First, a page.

Massive bee colony in the visitor centre

Our resident bee colony here in the visitor centre has been described by local expert and hive owner as the largest colony of its type that he has ever seen. Brian Pool, a beekeeper with over 40 years’ experience says the colony which now houses an estimated 100,000 bees is the largest colony he had ever witnessed that had not swarmed. The hive was established in May this year by Brian, who initially brought 30,000 bees.  The hive is behind protective clear Perspex, so visitors can safely see the bees making honey before their eyes!

Honey bee tree with hive inside © Scottish Wildlife Trust

Our honey bee exhibit has grown massively in such a short space of time. In the two months that it has been here it has more than trebled in size, but unusually, it has not swarmed. Swarming is a process in which the queen and about sixty percent of the original worker bees will leave the hive to create a new hive. The existing hive will then have a new queen. This is a natural means of reproduction in honey bee colonies. The unusual thing about our hive is that it is now large enough to split into two more hives rather than the usual one.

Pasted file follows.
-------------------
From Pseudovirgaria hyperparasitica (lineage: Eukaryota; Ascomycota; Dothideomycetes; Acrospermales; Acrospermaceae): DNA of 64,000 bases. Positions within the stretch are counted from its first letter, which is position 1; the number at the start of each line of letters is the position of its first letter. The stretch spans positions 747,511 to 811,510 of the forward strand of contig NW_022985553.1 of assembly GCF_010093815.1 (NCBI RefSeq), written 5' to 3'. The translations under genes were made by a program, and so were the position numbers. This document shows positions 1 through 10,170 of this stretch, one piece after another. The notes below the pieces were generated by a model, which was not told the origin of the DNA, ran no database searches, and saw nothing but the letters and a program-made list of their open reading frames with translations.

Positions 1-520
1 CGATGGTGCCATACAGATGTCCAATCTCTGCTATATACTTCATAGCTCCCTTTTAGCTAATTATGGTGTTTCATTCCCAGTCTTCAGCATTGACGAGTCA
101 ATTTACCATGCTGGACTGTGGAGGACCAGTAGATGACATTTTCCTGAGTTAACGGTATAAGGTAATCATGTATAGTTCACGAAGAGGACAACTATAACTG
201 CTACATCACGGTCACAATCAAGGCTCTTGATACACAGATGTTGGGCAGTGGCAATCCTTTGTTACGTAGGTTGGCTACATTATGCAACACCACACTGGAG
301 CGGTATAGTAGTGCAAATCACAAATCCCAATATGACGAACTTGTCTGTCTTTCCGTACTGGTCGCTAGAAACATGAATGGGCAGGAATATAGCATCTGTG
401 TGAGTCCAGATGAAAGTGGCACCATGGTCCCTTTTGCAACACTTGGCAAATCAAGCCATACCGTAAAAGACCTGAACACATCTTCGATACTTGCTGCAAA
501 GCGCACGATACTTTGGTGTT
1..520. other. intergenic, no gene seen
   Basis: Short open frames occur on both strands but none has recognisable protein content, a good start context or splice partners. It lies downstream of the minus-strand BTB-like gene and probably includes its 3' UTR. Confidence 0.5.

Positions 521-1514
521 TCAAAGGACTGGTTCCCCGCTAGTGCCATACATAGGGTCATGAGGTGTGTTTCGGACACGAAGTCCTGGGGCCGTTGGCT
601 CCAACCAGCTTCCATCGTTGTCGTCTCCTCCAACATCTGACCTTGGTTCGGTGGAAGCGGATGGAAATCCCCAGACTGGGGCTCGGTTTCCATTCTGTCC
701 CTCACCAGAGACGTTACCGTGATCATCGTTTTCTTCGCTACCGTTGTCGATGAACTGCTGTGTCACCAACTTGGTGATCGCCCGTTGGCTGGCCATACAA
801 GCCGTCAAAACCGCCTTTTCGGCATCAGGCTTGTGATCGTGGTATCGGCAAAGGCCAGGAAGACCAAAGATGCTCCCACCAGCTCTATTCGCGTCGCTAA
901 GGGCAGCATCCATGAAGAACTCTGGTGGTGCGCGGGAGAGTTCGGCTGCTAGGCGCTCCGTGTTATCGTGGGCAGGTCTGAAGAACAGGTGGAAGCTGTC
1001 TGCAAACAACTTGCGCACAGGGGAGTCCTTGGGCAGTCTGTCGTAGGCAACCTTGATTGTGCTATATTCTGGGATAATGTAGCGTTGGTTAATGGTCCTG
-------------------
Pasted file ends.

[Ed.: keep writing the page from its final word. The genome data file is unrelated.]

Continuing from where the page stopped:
Busy bees © Scottish Wildlife Trust

Our 100,000 bee colony is currently made up of 90,000 worker bees, 10,000 drones and 1 queen bee. Brian has been so impressed with the size and condition of our resident colony that he has informed the Beekeepers’ Association of this fantastic spectacle.

Close-up of the action © Scottish Wildlife Trust

Visitors can come and see the bees in our exhibition for a small fee and members can go in for free. We also sell the honey in our shop.

Lyndsay – Visitor Centre Manager

Preface

Our resident bee colony here in the visitor centre has been described by local expert and hive owner as the largest colony of its type that he has ever seen. Brian …

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